The libraries were filled all day long. To ease the crush, the USIS post in Morocco issued library cards in seven different colors, restricting the holder to entry one day a week. In Calcutta and other Indian cities, students often had to make reservations for a reading-room seat.
Along with their open-shelf book services, the libraries sometimes served another purpose: They were convenient targets for political demonstrations against the country that sponsored them. The damage was usually limited to rocks flung at the library’s plate-glass windows. A New Yorker cartoon in the 1960s depicted a USIA training class in which agency employees were being taught window glazing, and USIA workers liked to joke that their library was just a stone’s throw from the local university.
In the offices above each library, the USIS staff carried out a variety of media operations. These included a daily news file, transmitted from Washington, that provided official texts and other news on current American policies and events. Its contents were edited to fit local interests, then translated and sent to government officials and media outlets. Thousands of newspapers and other publications used these news items, often identifying them with a USIS credit line similar to those of the Associated Press and United Press International.
This daily news file was supplemented by other media activities. For a while USIA was the world’s largest publisher of newspapers, magazines, and books. By the 1960s the agency was producing 57 magazines in 20 languages, together with 22 newspapers in 14 languages. Amid this torrent, one of USIA’s most influential publications was a small-circulation bimonthly called Problems of Communism. Scholarly and plain-looking, it featured heavily footnoted articles on Soviet and Chinese developments written by specialists here and abroad. The POC’s success was due largely to the fact that its editor, a maverick New Yorker named Abraham Brumberg, was particularly averse to taking advice about his magazine’s contents from agency higher-ups for the good reason that he knew more about communism than they did. (He once reviewed a sex guide to Soviet-bloc countries, complete with ideological analysis.) The Soviet journal World Marxist Review paid a backhand tribute to the POC by describing it as “the marshalling of the maximum of brains and energy to place anti-communism on some semblance of scientific footing.” The London Economist was more sympathetic in describing the magazine as “one of a handful of serious Western guides to what was going on in the recesses of the Marxist-Leninist mind.”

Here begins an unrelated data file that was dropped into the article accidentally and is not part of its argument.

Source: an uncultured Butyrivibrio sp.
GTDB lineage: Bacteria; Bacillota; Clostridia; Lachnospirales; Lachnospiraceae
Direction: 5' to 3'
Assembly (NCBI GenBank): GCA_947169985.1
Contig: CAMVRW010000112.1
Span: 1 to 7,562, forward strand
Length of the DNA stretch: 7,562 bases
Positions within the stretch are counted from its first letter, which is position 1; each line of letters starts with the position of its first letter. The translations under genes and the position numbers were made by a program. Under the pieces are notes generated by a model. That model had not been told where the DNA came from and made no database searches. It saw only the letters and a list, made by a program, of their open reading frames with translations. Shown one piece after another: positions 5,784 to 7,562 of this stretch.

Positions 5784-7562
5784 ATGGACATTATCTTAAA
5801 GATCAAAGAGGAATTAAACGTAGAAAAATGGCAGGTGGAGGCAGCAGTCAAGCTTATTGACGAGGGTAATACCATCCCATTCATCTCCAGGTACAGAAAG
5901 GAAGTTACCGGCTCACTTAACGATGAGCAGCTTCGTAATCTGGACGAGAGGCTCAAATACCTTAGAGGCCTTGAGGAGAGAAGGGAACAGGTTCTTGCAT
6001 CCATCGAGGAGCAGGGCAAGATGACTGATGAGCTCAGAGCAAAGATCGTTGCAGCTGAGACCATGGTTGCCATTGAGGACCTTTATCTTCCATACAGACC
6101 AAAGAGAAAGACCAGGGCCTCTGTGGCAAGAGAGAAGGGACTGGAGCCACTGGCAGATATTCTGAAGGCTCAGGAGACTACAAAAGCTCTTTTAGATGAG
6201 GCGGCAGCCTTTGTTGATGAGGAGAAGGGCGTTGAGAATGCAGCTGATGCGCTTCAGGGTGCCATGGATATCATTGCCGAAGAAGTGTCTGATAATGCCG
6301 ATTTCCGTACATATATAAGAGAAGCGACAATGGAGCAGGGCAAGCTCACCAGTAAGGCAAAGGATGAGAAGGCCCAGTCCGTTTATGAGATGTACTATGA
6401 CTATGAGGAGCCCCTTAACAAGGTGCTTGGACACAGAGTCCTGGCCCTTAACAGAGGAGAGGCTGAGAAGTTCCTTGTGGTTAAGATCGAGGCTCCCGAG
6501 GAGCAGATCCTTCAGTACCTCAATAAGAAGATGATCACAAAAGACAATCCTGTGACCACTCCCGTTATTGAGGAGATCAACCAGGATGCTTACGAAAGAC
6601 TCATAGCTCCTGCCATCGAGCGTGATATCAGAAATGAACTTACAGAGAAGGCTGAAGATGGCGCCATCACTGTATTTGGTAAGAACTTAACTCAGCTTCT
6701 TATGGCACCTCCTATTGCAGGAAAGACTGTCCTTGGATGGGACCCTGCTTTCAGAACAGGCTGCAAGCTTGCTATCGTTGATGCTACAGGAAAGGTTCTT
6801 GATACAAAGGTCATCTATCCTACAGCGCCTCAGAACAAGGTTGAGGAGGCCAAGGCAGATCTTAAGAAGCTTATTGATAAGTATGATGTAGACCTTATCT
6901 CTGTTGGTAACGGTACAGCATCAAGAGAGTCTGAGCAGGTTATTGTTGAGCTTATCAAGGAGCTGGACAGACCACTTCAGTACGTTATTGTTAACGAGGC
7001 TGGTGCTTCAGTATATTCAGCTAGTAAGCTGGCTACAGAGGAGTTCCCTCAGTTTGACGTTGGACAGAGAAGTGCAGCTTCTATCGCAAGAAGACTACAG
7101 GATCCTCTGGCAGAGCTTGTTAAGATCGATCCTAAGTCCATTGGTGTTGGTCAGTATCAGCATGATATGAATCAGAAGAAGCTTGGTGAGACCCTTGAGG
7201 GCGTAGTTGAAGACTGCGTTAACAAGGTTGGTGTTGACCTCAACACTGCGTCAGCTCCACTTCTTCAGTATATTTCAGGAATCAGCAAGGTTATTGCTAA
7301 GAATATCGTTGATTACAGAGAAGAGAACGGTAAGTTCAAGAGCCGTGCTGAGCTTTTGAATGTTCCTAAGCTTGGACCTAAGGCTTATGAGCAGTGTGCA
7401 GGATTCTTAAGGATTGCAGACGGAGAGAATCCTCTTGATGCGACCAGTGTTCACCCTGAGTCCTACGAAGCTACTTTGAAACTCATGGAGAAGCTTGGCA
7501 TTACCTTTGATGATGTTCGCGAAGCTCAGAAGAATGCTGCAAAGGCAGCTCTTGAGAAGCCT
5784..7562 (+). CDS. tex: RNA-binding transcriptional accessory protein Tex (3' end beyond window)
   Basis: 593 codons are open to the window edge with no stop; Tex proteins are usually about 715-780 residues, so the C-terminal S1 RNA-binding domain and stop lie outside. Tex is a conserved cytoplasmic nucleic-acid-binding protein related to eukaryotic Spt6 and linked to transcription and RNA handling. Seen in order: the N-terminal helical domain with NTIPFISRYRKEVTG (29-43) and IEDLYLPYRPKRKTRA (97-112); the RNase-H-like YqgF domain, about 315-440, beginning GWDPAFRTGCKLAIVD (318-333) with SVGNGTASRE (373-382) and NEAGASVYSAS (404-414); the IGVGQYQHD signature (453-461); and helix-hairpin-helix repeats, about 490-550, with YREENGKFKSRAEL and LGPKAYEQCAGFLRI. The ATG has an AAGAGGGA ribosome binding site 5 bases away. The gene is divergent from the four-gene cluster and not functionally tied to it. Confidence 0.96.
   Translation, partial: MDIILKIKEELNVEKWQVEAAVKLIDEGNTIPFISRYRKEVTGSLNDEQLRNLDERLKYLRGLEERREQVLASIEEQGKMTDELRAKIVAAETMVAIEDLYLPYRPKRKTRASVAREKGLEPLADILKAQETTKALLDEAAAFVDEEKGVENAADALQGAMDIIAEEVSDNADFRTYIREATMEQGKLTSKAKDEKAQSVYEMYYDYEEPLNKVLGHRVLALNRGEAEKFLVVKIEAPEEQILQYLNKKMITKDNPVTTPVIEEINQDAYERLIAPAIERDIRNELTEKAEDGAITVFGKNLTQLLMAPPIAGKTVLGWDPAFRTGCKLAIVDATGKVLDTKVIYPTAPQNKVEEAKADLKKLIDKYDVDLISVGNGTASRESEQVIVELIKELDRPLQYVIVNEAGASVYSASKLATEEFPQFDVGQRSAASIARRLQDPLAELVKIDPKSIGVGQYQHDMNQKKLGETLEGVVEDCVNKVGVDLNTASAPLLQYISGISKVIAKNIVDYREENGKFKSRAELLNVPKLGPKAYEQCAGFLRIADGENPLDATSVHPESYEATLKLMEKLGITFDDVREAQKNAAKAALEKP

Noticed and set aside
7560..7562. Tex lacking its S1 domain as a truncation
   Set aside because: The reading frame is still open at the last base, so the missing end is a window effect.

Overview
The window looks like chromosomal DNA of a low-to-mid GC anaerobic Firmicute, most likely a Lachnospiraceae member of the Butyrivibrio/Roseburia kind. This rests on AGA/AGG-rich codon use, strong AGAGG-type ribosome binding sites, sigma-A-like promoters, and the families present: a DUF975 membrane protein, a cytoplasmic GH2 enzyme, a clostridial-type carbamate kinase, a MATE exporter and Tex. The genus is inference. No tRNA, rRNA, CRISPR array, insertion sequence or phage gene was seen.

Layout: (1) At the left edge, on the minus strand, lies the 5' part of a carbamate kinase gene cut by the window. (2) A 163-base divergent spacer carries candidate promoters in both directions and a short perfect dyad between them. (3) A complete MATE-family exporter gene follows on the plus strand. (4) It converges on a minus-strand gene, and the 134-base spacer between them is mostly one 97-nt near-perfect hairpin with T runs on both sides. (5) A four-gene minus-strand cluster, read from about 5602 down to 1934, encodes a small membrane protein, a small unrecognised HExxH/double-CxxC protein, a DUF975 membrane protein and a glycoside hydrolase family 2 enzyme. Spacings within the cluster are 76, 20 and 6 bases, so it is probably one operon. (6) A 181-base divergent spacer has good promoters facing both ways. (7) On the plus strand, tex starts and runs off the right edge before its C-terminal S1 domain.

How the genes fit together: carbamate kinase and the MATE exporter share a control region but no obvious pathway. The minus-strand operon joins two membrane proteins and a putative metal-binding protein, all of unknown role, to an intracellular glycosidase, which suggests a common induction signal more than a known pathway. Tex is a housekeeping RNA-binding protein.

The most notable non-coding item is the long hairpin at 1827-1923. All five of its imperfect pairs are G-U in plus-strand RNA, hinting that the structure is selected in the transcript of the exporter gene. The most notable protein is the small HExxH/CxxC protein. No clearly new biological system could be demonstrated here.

USIA also made heavy use of the most potent mass-media instrument developed in the last century: movies. In addition to distributing commercial films, the agency produced hundreds of its own. One of its documentaries, Nine From Little Rock, won the Oscar for best documentary film of 1964. As television viewing expanded abroad, USIA moved into video production, supplying programs to hundreds of stations. One of its most popular offerings was a Spanish-language soap opera, “Nuestro Barrio” (Our Neighborhood). Made in Mexico City with popular local actors, the series focused on a family in a poor district of an unnamed city and described events in the barrio in ways that related subtly to U.S. policies in Latin America. There were good guys and bad guys, noble doctors and priests, reactionary officials opposed to change, and communists who sought to exploit the barrio’s residents, as well as plenty of dramatic moments and a muted touch of sex. “Nuestro Barrio” proved a durable success throughout Latin America; in Mexico it captured almost 90 percent of the audience. USIA built on the show’s success by creating a companion radio program and a comic-book series.